Reflections – BQLive: Wildlife Educator

When I was really young, I used to have an elderly neighbour who used to feed pigeons every evening. My neighbours and family disliked her for this very reason. They felt that she was luring pigeons in to our neighbourhood, causing the surroundings to be more and more dirty and unhygienic. After she passed on, the issue did not persist long, but I always wondered how my family and neighbours could have dealt with this issue better. I joined this session to try to understand how we can improve in our approach to talk to repeated bird feeders better to try to encourage and educate them on the implications of pigeon feeding, while learning more about wildlife in Singapore in general.

Ten minutes into the session, I learnt that Javan Mynah lay blue eggs and Malayan Water Monitors have blue tongue (and they like busking in the sun). It was really interesting because I have seen a Malayan Water Monitor before, but I never noticed such a distinctive feature it possess. It reminded me to not just see, but to be observant.

I also learnt that instead of using the phrase “human-wildlife conflict”, which has a negative connotation to it, using the phrase “human-wildlife interaction” is more appropriate and neutral.

There are many factors that contribute to a rising population of pigeons in an urban location. Some contributing factors are:

  • High-rise littering. Residents who participate in high-rise littering create an artificial source of food for the birds.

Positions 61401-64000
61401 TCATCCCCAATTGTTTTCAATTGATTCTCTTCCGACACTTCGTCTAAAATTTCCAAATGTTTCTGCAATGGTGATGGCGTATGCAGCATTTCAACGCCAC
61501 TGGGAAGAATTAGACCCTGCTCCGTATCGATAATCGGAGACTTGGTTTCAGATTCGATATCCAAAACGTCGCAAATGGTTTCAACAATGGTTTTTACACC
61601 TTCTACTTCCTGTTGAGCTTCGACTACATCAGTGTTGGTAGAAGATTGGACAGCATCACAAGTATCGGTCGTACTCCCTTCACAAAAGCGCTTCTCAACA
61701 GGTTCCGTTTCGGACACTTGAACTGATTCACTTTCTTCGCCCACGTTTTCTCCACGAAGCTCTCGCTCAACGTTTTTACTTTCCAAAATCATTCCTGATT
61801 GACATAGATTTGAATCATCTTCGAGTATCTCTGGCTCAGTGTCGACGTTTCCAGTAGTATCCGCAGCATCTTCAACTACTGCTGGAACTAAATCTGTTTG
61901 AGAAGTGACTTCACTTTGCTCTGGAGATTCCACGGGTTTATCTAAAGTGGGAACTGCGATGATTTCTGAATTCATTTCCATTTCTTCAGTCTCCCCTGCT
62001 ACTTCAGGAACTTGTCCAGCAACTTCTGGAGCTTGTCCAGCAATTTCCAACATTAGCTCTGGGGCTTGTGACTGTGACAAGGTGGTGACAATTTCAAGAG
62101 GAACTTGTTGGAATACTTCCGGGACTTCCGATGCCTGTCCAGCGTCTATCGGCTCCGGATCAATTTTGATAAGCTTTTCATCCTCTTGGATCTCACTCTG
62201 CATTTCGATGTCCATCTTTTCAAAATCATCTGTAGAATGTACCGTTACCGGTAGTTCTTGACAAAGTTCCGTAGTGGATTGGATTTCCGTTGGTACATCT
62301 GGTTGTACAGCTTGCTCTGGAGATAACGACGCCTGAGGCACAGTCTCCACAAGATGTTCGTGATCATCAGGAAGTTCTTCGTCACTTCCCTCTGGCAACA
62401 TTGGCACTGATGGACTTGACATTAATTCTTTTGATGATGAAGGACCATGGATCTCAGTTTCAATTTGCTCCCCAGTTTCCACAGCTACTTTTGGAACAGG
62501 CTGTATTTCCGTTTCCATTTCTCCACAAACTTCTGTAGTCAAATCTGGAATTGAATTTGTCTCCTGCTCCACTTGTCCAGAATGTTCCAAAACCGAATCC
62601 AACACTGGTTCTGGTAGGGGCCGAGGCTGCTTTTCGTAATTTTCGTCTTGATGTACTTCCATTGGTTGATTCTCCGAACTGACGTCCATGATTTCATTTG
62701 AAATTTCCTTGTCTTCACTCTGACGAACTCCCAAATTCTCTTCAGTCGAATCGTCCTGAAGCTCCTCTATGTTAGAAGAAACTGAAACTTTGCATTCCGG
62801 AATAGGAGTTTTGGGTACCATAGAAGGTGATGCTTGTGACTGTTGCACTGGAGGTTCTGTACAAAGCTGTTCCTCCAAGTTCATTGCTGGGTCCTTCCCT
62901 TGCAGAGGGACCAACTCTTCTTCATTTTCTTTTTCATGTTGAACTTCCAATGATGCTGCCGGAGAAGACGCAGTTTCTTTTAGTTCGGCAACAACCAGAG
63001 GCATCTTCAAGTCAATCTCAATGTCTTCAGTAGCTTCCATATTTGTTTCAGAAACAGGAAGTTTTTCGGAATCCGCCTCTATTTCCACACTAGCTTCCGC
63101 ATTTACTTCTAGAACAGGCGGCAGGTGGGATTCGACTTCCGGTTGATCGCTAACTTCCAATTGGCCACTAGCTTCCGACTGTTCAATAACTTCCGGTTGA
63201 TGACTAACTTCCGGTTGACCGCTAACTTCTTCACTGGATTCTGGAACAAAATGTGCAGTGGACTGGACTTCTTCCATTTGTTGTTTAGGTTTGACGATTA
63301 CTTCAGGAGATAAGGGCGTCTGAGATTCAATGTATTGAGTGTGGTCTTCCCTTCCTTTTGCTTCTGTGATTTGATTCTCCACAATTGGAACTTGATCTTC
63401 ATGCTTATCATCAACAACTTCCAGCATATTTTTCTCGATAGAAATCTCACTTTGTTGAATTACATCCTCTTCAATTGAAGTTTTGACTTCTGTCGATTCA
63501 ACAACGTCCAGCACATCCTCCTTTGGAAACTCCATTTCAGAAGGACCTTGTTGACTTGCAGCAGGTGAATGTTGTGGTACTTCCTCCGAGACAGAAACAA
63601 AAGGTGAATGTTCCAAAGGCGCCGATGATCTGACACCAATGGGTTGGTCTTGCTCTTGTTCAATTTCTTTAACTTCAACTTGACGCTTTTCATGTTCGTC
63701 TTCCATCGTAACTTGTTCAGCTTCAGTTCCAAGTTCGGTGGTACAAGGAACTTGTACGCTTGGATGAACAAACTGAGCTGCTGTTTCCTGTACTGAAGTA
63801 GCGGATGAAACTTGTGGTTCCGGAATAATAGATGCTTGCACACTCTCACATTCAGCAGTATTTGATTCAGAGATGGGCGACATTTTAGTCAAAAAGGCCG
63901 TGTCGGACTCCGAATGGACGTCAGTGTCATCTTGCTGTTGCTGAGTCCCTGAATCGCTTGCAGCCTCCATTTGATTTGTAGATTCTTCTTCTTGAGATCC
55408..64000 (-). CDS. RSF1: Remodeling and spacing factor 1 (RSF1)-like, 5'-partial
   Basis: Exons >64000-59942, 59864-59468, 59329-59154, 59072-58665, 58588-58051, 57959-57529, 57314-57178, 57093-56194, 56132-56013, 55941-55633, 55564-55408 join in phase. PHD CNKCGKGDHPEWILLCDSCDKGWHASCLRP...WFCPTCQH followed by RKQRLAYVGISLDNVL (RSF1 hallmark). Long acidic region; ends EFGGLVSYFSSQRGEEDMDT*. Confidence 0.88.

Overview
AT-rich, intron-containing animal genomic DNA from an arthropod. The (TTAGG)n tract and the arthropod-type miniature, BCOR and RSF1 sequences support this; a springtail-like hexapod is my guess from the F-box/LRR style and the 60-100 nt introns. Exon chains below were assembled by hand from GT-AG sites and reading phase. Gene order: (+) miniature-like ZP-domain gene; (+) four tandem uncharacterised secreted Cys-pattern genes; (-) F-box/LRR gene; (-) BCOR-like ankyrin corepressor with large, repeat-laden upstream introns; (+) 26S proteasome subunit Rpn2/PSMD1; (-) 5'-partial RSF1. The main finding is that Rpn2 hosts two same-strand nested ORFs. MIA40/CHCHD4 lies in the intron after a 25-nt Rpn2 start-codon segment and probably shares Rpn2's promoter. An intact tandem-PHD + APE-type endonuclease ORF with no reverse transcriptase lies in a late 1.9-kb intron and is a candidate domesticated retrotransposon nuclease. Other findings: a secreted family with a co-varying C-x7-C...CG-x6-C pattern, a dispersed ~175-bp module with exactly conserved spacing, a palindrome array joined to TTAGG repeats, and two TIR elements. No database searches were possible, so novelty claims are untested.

• Improper disposal of food waste at hawker center. When food is left on the tables and in the sight of the birds for a prolonged period of time, birds will be drawn towards an easy source of food in numbers.
  • Pigeon feeding. Feeding will discourage birds from hunting and obtaining food in natural ways.

It is also very interesting to know how COVID-19 has an effect on the population of urban bird species. For example, since eating in hawker centers is banned by law and there is no leftover food on tables, urban bird species will be reduced in numbers.

There are revisions to the Wild Animals and Birds Act. Firstly, the Act will be renamed to Wildlife Act. There are harsher penalties to deter individuals from feeding stray birds or other wildlife without approval. Currently, under the Animals and Birds (Pigeons) Rules, individuals who are caught feeding pigeons are subjected to a fine up to $500. The penalty is revised to be $5,000 for first-time offenders and $10,000 for subsequent offences. I personally believe that the steeper fines will deter individuals from feeding pigeons.

As a psychology student, I was surprised to see theories of behavioral psychology being used to address issues related to bird feeding. Trans-theoretical model is utilized in planning changes in behaviour in bird feeders. Many bird feeders feed out of compassion and goodwill. They believe they are genuinely helping the birds. It is always important to listen to their narrations to understand how to tackle the issue better.

Negative public perceptions and misconceptions about wildlife are mostly driven by fear. People fear that that wildlife is aggressive and invasive. Once these fears are addressed through education and awareness, there will be space for more positive human-wildlife interactions. Cooperation and teamwork from different organisations and stakeholders is required for large scale education programs. Everyone plays a role in making sure that there are positive human-wildlife interactions.

An individual does not need to be an animal lover to co-exist with wildlife; we just need to aware and mindful.

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